Suffolk County stands out from the rest of New York in a number of ways. 8/10 of the highest-grossing 7-11s in America are in Suffolk. Suffolk leads the state in heroin and fentanyl overdoses. Suffolk also leads the state in DWI crashes. Suffolk begins at Melville and ends at Montauk, spanning more than 80 miles long. And so much of those 80+ miles are filled with beauty. Somehow, I think all of these things are connected.
When I was a kid, a lot of old-timers talked about remembering Suffolk when it was just a bunch of potato farms. But, in fact, it dates back much further, to the 1600s, and is as part of early American history as anywhere else. It is Long Island, but not Gatsby's Long Island. And yet, you can't pin any one definition on it. You have the superwealthy of the Hamptons and Sagaponak and you have the hidden Central Americans of Farmingville. There are hubs of the tech industry with Canon and Computer Associates, and mom and pop shops along main streets of Port Jeff and Sayville.
Here's the thing: Suffolk is one of the most populous counties in the entire United States, but you wouldn't know it. And there is no one unifying thread. A Block Island fisherman whose vanishing livelihood was immortalized by Billy Joel in "DownEaster Alexa" may have no more in common with a Deer Park mother worried about the encroachment of MS-13 gang activity than Alaskans have with Hawaiians (It's no wonder that every so often, there is talk of the East End seceding and becoming "Peconic County"). And unlike New York City, or even the relatively young Nassau (just a little more than a century old!), there is enough space for small communities to build in relative obscurity, or for people to disappear without too many people noticing.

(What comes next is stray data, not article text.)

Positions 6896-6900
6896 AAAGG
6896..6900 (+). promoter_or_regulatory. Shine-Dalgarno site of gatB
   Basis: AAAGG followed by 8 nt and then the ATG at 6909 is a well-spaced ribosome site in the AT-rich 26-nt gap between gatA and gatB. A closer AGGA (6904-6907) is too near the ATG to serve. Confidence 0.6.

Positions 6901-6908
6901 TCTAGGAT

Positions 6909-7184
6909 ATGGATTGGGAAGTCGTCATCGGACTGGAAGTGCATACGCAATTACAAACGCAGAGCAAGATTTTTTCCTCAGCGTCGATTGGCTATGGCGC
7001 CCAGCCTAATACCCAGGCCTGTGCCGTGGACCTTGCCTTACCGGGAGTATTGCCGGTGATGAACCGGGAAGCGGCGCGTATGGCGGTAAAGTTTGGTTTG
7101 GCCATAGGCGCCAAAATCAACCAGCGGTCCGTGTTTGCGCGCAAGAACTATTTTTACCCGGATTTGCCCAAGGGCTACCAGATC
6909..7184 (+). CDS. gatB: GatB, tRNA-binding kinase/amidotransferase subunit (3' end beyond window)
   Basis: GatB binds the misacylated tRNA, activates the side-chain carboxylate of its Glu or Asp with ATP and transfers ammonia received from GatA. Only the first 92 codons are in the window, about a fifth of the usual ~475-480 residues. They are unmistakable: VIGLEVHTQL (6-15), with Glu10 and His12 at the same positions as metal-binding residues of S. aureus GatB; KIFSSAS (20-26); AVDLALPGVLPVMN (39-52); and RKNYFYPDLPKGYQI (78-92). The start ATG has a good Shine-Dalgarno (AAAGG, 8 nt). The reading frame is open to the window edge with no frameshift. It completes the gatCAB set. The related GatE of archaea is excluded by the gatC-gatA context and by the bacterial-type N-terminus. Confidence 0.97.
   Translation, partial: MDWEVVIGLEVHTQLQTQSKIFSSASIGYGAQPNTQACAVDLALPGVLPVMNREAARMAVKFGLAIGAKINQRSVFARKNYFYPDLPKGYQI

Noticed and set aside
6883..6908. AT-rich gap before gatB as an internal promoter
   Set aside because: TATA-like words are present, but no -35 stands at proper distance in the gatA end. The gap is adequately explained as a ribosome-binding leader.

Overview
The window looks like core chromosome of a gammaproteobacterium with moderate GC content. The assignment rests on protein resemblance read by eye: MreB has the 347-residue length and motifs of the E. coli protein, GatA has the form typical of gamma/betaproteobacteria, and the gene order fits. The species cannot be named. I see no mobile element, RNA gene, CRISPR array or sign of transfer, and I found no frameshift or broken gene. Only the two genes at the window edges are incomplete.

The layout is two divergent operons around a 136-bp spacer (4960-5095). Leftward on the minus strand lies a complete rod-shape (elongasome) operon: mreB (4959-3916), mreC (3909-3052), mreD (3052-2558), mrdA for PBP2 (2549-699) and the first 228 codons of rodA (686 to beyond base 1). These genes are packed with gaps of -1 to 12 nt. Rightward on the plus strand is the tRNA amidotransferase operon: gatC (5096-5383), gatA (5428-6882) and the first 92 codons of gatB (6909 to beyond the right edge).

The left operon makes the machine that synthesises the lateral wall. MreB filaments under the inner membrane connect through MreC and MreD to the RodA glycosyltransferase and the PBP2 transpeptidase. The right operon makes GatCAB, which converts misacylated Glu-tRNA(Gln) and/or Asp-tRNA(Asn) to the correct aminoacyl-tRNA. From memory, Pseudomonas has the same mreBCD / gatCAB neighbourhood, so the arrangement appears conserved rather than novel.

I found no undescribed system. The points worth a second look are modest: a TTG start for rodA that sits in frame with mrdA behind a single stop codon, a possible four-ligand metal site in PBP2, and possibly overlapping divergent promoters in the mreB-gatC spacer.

Newsday still (!) is the one daily newspaper that serves all of Long Island, and it has a daily section that shares news from all different towns. The diversity of preoccupations and needs of these towns is remarkable. The rest of New York, and maybe the rest of the United States has a preconceived notion of what makes a "Long Islander." But experience tells me no one description will suffice.